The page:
Matt Dowle Matt Dowle - 1 month ago 13
R Question

What are the "standard unambiguous date" formats?

Please consider the following

$ R --vanilla

> as.Date("01 Jan 2000")
Error in charToDate(x) :
character string is not in a standard unambiguous format

But that date clearly is in a standard unambiguous format. Why the error message?

Worse, an ambiguous date is apparently accepted without warning or error and then read incorrectly!

> as.Date("01/01/2000")
[1] "0001-01-20"

I've searched and found 28 other questions in the [R] tag containing this error message. All with solutions and workarounds involving specifying the format, iiuc. This question is different in that I'm asking where are the standard unambiguous formats defined anyway, and can they be changed? Does everyone get these messages or is it just me? Perhaps it is locale related?

In other words, is there a better solution than needing to specify the format?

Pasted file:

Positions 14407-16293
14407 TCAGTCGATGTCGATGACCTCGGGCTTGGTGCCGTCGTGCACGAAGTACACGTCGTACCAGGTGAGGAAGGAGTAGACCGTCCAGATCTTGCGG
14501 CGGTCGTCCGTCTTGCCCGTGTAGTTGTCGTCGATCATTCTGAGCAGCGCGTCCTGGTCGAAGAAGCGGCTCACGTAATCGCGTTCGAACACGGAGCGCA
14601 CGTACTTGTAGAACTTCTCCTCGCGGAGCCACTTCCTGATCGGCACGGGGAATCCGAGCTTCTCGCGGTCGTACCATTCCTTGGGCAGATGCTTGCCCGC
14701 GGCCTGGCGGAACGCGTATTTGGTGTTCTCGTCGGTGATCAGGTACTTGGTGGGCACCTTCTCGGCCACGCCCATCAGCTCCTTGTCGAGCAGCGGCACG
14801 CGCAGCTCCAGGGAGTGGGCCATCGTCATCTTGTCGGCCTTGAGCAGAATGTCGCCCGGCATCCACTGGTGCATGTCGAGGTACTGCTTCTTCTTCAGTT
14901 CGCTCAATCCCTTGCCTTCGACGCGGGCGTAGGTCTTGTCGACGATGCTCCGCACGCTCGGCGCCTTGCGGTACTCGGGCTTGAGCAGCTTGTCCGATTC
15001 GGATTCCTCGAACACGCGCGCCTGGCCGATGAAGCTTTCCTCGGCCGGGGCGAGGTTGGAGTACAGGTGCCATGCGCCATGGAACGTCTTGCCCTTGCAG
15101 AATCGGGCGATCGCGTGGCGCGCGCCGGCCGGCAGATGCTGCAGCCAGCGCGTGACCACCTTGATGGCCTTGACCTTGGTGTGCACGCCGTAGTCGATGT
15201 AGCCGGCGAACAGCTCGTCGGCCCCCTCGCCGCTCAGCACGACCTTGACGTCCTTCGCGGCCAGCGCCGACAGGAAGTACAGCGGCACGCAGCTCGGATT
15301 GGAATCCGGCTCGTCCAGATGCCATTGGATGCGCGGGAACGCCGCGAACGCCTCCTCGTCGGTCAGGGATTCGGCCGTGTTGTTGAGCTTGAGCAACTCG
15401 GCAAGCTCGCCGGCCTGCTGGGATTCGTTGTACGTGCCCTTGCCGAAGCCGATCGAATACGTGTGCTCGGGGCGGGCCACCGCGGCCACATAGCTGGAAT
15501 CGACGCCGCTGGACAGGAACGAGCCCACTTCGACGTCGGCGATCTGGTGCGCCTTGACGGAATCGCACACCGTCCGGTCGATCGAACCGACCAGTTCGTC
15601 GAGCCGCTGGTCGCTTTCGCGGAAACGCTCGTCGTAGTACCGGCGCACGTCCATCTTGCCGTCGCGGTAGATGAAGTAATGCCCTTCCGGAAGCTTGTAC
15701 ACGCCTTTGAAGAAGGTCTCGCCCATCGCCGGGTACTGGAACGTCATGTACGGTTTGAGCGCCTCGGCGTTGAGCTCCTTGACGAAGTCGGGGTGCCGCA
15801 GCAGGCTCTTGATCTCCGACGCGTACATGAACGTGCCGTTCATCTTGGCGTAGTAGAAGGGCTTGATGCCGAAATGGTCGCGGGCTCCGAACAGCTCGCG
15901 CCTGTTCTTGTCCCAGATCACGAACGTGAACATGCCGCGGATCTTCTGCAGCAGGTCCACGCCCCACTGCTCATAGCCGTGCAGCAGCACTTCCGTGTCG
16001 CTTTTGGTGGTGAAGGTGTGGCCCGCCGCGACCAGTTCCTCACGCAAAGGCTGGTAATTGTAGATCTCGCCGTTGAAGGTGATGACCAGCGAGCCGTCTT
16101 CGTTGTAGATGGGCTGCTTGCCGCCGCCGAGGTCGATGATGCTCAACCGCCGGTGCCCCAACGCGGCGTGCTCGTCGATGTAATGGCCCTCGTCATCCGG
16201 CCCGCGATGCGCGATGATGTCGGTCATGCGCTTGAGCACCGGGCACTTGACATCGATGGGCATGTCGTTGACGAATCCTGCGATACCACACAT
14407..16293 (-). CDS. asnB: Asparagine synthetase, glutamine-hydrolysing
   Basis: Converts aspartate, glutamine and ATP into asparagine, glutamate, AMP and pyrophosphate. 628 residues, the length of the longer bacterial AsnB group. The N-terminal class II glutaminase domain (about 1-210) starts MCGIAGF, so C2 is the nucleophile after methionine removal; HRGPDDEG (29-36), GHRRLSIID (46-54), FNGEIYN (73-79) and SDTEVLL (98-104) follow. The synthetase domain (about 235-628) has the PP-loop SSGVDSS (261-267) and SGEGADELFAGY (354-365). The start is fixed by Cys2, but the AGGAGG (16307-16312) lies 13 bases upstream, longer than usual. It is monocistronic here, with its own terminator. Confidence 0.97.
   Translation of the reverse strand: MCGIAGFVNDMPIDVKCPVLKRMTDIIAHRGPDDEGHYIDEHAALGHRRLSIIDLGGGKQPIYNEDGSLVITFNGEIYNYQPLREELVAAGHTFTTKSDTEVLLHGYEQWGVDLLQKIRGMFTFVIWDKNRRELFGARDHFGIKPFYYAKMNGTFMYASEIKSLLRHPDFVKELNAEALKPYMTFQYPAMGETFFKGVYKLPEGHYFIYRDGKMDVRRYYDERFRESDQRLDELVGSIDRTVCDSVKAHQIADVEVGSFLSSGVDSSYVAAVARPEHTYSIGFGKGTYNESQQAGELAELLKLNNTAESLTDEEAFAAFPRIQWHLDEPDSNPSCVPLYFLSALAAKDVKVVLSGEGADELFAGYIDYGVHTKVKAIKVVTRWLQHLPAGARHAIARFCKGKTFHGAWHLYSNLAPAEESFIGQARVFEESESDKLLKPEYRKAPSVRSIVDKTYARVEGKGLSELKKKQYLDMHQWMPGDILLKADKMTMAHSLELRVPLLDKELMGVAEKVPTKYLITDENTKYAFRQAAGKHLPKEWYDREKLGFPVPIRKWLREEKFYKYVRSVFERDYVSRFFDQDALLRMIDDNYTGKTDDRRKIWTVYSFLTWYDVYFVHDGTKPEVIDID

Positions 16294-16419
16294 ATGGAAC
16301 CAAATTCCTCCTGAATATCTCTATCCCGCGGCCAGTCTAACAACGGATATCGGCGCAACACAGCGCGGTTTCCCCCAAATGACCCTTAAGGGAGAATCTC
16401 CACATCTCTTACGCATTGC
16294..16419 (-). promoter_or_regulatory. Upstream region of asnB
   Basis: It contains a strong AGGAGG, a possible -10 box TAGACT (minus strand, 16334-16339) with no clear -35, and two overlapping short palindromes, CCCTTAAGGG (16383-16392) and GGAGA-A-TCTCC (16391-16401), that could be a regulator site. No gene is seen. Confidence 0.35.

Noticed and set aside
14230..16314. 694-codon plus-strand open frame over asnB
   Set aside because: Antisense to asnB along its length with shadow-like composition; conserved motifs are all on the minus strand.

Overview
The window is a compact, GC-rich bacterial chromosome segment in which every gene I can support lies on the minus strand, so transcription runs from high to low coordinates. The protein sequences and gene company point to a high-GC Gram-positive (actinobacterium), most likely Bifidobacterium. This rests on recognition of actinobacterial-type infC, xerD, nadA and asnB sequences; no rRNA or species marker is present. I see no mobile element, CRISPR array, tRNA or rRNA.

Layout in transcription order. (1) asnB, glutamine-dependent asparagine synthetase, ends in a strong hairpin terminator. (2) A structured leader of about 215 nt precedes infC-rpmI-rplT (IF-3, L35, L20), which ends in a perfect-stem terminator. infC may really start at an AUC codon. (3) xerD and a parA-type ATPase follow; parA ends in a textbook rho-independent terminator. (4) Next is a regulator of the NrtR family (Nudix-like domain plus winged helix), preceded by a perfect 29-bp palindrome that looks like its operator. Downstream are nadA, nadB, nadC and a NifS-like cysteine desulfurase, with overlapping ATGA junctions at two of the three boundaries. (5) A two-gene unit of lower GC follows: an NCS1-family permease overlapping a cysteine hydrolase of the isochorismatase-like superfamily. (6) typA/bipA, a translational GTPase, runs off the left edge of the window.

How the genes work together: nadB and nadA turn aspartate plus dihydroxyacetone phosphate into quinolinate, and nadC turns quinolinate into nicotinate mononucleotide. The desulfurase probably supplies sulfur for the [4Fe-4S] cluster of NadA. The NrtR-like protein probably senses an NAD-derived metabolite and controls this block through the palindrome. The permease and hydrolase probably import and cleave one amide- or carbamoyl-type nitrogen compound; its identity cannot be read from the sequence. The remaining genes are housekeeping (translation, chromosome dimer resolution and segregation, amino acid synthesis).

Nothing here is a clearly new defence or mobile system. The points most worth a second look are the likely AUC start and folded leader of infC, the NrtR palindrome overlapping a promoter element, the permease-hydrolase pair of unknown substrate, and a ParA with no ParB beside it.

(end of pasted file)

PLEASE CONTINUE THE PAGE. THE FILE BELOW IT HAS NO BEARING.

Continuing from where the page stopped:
29 questions containing "[R] standard unambiguous format"

> sessionInfo()
R version 2.15.2 (2012-10-26)
Platform: x86_64-w64-mingw32/x64 (64-bit)

[1] LC_COLLATE=English_United Kingdom.1252
[2] LC_CTYPE=English_United Kingdom.1252
[3] LC_MONETARY=English_United Kingdom.1252
[5] LC_TIME=English_United Kingdom.1252

attached base packages:
[1] stats graphics grDevices utils datasets methods base


This is documented behavior. From ?as.Date:

format: A character string. If not specified, it will try '"%Y-%m-%d"' then '"%Y/%m/%d"' on the first non-'NA' element, and give an error if neither works.

as.Date("01 Jan 2000") yields an error because the format isn't one of the two listed above. as.Date("01/01/2000") yields an incorrect answer because the date isn't in one of the two formats listed above.

I take "standard unambiguous" to mean "ISO-8601" (even though as.Date isn't that strict, as "%m/%d/%Y" isn't ISO-8601).

If you receive this error, the solution is to specify the format your date (or datetimes) are in, using the formats described in ?strptime. Be sure to use particular care if your data contain day/month names and/or abbreviations, as the conversion will depend on your locale (see the examples in ?strptime and read ?LC_TIME).